I say all this because I want  you to know that I have no issues with immigrants most of the time. But this week, I saw a side of myself that I didn’t like. I call it the demon. And in seeing it, I was able to understand and perhaps see the other side, the not so nice side of our country. And look at it from a perspective that made me realize that we need to talk about this as a nation, without hate, without insults, just find a way to listen, to question where we are coming from and see if we can find a way past it?

This week my boss requested that I provide a consultant (a hired gun) with a 14-15% raise for doing a good job. This man is an immigrant from India. He previously lived in Canada, and is working here under a visa.  He is an engineer. I am not getting a 14-15% raise nor are any of my co-workers. I live in a community that seemingly overnight has become all Bangladesh, India. They barely speak English. He barely did. They aren’t welcoming of people outside of their race or community. They speak in Bengali on the trains and sidewalks, and are covered head to toe in their traditional garb.  Exclusive is an understatement.  At work, I have various co-workers of Indian, Chinese, Hispanic and Russian descent , who do not speak English clearly.  You have to listen hard to understand them. Because for them, English is often their third or fourth language. They speak with heavy accents. They are for the most part, American Citizens, they just weren’t born here. It gets tiring. And my building super barely speaks English, his wife better than he does. They are from Poland. They speak Russian fluently, English is their third language.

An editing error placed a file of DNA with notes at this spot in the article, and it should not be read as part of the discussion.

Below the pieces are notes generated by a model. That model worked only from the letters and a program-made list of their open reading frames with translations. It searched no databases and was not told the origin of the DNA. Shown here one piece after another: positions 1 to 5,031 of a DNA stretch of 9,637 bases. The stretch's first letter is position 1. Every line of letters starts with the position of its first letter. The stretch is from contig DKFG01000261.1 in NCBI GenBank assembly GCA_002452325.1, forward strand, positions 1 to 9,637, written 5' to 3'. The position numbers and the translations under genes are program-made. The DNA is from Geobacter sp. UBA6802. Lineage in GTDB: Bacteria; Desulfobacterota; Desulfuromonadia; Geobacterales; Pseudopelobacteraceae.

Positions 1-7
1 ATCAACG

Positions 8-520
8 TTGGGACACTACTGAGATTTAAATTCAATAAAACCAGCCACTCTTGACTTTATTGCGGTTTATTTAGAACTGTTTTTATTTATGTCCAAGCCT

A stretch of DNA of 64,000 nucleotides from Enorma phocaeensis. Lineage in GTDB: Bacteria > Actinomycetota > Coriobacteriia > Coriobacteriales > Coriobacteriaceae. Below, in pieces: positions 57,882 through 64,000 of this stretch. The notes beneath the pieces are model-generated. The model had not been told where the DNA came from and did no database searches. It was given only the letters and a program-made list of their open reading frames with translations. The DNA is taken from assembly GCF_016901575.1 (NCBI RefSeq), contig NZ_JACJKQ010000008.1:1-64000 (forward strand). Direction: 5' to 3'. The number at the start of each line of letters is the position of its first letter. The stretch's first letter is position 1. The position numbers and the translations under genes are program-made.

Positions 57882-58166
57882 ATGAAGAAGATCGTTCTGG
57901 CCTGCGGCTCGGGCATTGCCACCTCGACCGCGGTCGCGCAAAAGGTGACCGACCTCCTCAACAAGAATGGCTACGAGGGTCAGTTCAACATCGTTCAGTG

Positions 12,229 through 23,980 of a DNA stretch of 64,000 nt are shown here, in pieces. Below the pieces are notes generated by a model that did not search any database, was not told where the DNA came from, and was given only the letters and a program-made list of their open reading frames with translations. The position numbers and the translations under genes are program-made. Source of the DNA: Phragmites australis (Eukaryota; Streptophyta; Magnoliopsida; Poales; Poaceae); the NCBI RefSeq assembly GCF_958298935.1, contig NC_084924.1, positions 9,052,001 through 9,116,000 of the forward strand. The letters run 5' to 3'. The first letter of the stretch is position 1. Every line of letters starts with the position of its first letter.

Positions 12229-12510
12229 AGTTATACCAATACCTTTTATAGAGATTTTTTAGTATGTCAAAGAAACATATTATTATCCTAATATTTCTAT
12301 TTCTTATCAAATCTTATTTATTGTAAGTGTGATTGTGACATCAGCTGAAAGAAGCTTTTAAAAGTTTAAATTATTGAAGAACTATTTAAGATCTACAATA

And this week, I felt the frustration and rage begin to build. Why couldn’t people speak English fluently? I thought to myself. Why is this engineer from a foreign country getting a 14% raise, when I am getting barely 2.5% if that, and after five years, while he’s getting it after two? If he didn’t exist…if he went home, if they all went back to where they came from…I’d not have to compete for housing so hard, I’d not have to compete for work…why did the French come here and drive up prices in Brooklyn, when they weren’t here the area was more affordable — these evil thoughts, demon thoughts flooded my head, and I felt myself ranting, consumed with a painful rage. I remember ranting to my mother about it, and my mother said: “You realize that you sound like Trump.”